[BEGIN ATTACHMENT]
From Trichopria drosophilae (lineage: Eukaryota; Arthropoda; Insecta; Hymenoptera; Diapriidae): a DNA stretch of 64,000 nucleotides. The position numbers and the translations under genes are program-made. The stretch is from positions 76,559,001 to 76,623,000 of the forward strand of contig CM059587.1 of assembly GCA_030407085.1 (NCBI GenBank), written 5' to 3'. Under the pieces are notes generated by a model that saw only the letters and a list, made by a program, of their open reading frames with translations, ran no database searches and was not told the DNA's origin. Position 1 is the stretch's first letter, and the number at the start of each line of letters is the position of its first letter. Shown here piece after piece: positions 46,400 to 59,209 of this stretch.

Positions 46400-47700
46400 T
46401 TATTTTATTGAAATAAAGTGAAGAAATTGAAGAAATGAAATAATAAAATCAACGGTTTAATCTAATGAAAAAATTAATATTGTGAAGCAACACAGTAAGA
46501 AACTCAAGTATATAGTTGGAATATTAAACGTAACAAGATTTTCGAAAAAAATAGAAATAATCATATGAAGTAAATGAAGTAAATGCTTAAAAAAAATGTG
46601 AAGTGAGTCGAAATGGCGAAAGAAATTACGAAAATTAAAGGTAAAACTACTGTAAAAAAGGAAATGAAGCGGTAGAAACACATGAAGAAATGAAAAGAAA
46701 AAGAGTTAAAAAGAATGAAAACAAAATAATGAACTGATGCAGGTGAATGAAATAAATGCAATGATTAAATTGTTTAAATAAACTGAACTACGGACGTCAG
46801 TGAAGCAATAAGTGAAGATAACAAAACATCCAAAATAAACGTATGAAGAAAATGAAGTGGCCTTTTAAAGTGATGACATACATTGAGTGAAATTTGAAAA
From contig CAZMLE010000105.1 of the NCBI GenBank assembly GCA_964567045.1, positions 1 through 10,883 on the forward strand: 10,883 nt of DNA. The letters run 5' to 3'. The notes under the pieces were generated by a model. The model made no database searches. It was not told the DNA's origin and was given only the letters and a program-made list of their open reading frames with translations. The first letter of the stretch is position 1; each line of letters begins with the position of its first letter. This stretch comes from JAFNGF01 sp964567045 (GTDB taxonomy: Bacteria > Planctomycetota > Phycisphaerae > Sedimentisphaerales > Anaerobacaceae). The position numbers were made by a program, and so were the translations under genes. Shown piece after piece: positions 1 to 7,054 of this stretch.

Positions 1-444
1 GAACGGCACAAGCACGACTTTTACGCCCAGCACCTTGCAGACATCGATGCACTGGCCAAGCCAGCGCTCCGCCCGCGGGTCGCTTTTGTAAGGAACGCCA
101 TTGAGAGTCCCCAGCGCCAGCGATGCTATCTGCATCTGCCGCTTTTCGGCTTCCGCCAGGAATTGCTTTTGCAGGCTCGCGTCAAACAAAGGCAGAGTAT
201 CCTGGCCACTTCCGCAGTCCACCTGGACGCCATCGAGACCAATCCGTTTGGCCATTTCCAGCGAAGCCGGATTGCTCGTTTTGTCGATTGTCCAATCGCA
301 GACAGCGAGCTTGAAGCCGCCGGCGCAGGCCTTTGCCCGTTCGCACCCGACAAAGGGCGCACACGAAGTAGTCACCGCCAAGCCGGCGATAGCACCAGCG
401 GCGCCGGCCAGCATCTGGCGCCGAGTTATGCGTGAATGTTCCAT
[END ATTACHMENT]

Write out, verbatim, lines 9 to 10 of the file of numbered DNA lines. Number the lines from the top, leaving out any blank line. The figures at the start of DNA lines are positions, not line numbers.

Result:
From contig CAZMLE010000105.1 of the NCBI GenBank assembly GCA_964567045.1, positions 1 through 10,883 on the forward strand: 10,883 nt of DNA. The letters run 5' to 3'. The notes under the pieces were generated by a model. The model made no database searches. It was not told the DNA's origin and was given only the letters and a program-made list of their open reading frames with translations. The first letter of the stretch is position 1; each line of letters begins with the position of its first letter. This stretch comes from JAFNGF01 sp964567045 (GTDB taxonomy: Bacteria > Planctomycetota > Phycisphaerae > Sedimentisphaerales > Anaerobacaceae). The position numbers were made by a program, and so were the translations under genes. Shown piece after piece: positions 1 to 7,054 of this stretch.

Positions 1-444